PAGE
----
The Zoo Stories: Imagining Animals at Night

What You Need:

  • Small notebook
  • Pen
  • Colored pencils
  • Map of the zoo

What You Do:

  1. Ever wonder what happens in the zoo at night? What those exotic beasts do when no humans are watching them? Pitch this story idea to your child and watch their eyes light up. Encourage them to write as wild, crazy, or funny a story as they like. It can be science fiction (tigers that are spies from Mars?), fantasy, adventure, or even a realistic story written from the animal's point-of-view. It can be a short story or a series, a play, or even a newspaper article. Anything goes, really: what matters most is that their imagination, and writing skills, are engaged.
  2. Now that they have their story idea, it's time to do a little research at the zoo. Once there, try to slow your child down. Ask them to observe the zoo environment using as many senses and descriptive words as possible, and encourage them to write these observations down. If they like, they can even accompany their observations by drawing sketches with the colored pencils. Prompt their creativity with questions such as:
    • What's your favorite animal?
    • Could this be the main character of your story?
    • What are some of the animal's most interesting characteristics or behaviors?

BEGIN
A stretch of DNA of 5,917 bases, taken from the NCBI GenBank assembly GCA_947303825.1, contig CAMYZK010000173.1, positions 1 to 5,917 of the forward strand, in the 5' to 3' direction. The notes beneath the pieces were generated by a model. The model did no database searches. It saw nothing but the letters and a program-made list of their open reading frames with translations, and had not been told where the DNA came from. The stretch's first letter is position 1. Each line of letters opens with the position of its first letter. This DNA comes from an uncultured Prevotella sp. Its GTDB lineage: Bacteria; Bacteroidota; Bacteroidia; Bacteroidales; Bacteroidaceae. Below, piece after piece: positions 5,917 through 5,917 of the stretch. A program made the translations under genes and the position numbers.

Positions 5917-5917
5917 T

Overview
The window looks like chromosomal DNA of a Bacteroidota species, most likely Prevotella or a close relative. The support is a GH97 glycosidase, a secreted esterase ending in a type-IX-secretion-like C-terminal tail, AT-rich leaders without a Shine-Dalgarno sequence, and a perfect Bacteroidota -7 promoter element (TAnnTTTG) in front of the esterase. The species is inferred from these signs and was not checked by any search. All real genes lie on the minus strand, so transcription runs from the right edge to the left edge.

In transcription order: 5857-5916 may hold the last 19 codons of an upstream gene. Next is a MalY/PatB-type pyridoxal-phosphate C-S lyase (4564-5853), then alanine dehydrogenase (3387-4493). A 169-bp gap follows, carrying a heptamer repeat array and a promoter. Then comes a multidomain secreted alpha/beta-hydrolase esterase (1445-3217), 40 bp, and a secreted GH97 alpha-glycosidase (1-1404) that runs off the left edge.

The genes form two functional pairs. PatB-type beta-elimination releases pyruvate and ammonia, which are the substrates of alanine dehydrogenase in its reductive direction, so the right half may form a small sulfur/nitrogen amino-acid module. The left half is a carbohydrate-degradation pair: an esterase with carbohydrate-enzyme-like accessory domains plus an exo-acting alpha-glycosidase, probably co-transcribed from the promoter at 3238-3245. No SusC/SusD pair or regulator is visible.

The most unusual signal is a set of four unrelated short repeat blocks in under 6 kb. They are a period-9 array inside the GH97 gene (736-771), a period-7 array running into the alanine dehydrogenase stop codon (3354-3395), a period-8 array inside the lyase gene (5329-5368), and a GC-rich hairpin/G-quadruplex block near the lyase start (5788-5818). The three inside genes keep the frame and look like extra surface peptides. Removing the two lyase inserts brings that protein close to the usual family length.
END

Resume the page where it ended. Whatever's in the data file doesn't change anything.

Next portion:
• What details can you observe about the animal's environment?
    • What do you think the animal is feeling or thinking about?
    • What are some other animals you might work into your story?
    • What can you observe about them and their environment?
    • How do you think these animals would get along if there were no cages separating them?
    • What kinds of people do the animals make you think of? (Example: a penguin looks like a man in a tuxedo, a peacock looks like a colorful princess)
  3. After your child has enough food for thought, it's time to head home and start writing. Encourage them not to think about structure at first. Instead give them 30 minutes to “power write”, or just write without worry of how it will all come together.
  4. Afterward, ask them to read the draft aloud to you. Help them select what they think are the best parts. Then, guide them through working up a beginning, middle, and end. Chances are these in-depth, free-form stories will be fun, zany and full of insightful observations.

Using your child's natural curiosity and vivid imagination is a great way to get pen to paper. And you've spent the whole afternoon learning about animals without once switching the television to Animal Planet!

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